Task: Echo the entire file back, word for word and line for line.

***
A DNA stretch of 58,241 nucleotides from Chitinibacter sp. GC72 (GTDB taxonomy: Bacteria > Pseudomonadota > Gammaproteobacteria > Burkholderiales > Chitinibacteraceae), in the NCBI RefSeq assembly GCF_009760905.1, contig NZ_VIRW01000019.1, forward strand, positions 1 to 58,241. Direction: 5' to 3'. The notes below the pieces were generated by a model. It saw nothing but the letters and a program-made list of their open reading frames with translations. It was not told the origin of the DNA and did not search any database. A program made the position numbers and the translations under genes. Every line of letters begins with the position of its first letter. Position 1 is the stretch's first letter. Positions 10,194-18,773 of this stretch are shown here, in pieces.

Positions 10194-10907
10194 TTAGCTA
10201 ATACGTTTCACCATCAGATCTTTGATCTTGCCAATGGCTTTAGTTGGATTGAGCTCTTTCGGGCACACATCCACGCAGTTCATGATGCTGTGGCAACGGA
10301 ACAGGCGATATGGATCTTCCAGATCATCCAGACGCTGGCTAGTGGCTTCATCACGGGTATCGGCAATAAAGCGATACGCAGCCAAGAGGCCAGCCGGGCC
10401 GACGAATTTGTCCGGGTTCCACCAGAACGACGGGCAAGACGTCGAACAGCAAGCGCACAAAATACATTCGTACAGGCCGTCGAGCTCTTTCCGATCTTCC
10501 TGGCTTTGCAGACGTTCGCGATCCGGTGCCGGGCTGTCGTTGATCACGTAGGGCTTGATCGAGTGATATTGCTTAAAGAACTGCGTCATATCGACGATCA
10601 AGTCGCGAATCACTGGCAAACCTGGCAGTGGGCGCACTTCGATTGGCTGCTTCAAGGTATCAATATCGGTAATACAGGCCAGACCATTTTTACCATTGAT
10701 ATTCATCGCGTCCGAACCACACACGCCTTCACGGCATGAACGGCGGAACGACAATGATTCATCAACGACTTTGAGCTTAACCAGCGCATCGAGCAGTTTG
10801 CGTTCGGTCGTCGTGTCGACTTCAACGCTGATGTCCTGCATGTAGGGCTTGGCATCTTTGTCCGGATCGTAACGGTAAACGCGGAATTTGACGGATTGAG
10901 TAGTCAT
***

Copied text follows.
A DNA stretch of 58,241 nucleotides from Chitinibacter sp. GC72 (GTDB taxonomy: Bacteria > Pseudomonadota > Gammaproteobacteria > Burkholderiales > Chitinibacteraceae), in the NCBI RefSeq assembly GCF_009760905.1, contig NZ_VIRW01000019.1, forward strand, positions 1 to 58,241. Direction: 5' to 3'. The notes below the pieces were generated by a model. It saw nothing but the letters and a program-made list of their open reading frames with translations. It was not told the origin of the DNA and did not search any database. A program made the position numbers and the translations under genes. Every line of letters begins with the position of its first letter. Position 1 is the stretch's first letter. Positions 10,194-18,773 of this stretch are shown here, in pieces.

Positions 10194-10907
10194 TTAGCTA
10201 ATACGTTTCACCATCAGATCTTTGATCTTGCCAATGGCTTTAGTTGGATTGAGCTCTTTCGGGCACACATCCACGCAGTTCATGATGCTGTGGCAACGGA
10301 ACAGGCGATATGGATCTTCCAGATCATCCAGACGCTGGCTAGTGGCTTCATCACGGGTATCGGCAATAAAGCGATACGCAGCCAAGAGGCCAGCCGGGCC
10401 GACGAATTTGTCCGGGTTCCACCAGAACGACGGGCAAGACGTCGAACAGCAAGCGCACAAAATACATTCGTACAGGCCGTCGAGCTCTTTCCGATCTTCC
10501 TGGCTTTGCAGACGTTCGCGATCCGGTGCCGGGCTGTCGTTGATCACGTAGGGCTTGATCGAGTGATATTGCTTAAAGAACTGCGTCATATCGACGATCA
10601 AGTCGCGAATCACTGGCAAACCTGGCAGTGGGCGCACTTCGATTGGCTGCTTCAAGGTATCAATATCGGTAATACAGGCCAGACCATTTTTACCATTGAT
10701 ATTCATCGCGTCCGAACCACACACGCCTTCACGGCATGAACGGCGGAACGACAATGATTCATCAACGACTTTGAGCTTAACCAGCGCATCGAGCAGTTTG
10801 CGTTCGGTCGTCGTGTCGACTTCAACGCTGATGTCCTGCATGTAGGGCTTGGCATCTTTGTCCGGATCGTAACGGTAAACGCGGAATTTGACGGATTGAG
10901 TAGTCAT